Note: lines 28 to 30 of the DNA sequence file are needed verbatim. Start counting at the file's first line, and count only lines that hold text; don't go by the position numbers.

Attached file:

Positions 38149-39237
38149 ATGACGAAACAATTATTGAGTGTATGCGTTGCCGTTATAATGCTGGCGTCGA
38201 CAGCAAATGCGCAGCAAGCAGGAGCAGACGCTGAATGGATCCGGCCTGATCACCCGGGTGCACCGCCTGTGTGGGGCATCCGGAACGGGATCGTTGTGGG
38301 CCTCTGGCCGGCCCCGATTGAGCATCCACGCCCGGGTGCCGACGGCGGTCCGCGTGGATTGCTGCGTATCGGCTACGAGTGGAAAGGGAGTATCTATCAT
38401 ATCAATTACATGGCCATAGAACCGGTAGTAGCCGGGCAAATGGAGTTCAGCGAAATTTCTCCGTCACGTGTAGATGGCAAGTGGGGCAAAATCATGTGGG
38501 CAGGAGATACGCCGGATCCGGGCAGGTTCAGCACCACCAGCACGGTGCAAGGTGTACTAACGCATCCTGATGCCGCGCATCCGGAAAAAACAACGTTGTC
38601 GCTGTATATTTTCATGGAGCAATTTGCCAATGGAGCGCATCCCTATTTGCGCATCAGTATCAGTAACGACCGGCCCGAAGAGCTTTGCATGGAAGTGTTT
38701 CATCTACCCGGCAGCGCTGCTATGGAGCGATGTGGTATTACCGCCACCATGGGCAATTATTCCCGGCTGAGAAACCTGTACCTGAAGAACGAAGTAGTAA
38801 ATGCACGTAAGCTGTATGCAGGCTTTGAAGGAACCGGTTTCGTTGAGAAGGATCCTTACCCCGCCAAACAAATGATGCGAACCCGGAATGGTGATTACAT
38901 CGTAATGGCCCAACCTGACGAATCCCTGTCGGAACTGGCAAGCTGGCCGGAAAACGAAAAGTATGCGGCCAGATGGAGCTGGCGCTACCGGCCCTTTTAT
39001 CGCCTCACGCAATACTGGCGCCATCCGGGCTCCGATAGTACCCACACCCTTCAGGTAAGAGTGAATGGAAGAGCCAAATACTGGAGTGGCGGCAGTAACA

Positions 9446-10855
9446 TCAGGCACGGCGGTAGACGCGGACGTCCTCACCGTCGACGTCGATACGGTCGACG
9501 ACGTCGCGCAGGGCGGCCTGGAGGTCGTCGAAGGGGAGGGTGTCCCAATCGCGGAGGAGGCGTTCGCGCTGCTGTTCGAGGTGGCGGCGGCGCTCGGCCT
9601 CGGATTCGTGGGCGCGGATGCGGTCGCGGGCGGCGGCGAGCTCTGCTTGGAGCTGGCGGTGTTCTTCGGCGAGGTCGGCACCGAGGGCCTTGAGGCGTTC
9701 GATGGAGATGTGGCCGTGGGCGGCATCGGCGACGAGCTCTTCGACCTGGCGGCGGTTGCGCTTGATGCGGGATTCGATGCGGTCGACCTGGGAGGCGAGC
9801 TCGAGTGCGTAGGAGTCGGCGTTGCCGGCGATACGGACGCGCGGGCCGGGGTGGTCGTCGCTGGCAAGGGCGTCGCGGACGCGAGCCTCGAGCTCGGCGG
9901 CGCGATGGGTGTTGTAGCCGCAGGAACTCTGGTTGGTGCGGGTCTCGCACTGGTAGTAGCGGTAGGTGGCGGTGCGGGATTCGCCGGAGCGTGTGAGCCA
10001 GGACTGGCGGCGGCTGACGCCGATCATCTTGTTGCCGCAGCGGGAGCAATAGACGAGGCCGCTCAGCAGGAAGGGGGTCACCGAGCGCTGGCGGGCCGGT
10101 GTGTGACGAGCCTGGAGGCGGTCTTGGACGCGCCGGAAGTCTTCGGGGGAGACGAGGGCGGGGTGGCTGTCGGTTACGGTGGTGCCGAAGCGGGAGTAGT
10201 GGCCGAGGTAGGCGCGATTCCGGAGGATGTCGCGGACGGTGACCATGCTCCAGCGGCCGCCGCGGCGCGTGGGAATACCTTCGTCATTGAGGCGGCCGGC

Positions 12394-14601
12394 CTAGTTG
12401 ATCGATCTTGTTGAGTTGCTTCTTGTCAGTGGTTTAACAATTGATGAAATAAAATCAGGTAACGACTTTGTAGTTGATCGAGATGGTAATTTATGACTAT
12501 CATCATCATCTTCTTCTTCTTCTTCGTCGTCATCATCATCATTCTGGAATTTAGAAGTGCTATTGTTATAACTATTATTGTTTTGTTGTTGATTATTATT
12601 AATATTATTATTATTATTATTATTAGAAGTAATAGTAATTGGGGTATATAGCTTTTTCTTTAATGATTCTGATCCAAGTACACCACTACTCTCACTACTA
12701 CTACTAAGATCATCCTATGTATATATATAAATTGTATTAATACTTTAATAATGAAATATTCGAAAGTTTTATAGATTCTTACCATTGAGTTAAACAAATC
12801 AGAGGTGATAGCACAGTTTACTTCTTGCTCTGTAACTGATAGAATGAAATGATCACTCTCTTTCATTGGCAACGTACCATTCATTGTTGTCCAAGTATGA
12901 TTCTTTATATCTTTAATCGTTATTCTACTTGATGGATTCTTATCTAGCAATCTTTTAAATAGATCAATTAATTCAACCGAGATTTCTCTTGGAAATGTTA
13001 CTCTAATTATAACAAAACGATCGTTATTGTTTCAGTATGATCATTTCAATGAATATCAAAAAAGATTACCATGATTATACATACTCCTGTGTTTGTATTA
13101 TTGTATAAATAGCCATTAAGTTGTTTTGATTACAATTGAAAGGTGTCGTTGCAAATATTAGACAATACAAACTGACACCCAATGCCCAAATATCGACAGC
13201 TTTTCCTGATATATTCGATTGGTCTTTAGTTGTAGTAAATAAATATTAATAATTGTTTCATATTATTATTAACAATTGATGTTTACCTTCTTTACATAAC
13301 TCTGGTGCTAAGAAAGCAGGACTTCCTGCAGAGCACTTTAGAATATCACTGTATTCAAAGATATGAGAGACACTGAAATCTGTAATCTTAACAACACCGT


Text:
12801 AGAGGTGATAGCACAGTTTACTTCTTGCTCTGTAACTGATAGAATGAAATGATCACTCTCTTTCATTGGCAACGTACCATTCATTGTTGTCCAAGTATGA
12901 TTCTTTATATCTTTAATCGTTATTCTACTTGATGGATTCTTATCTAGCAATCTTTTAAATAGATCAATTAATTCAACCGAGATTTCTCTTGGAAATGTTA
13001 CTCTAATTATAACAAAACGATCGTTATTGTTTCAGTATGATCATTTCAATGAATATCAAAAAAGATTACCATGATTATACATACTCCTGTGTTTGTATTA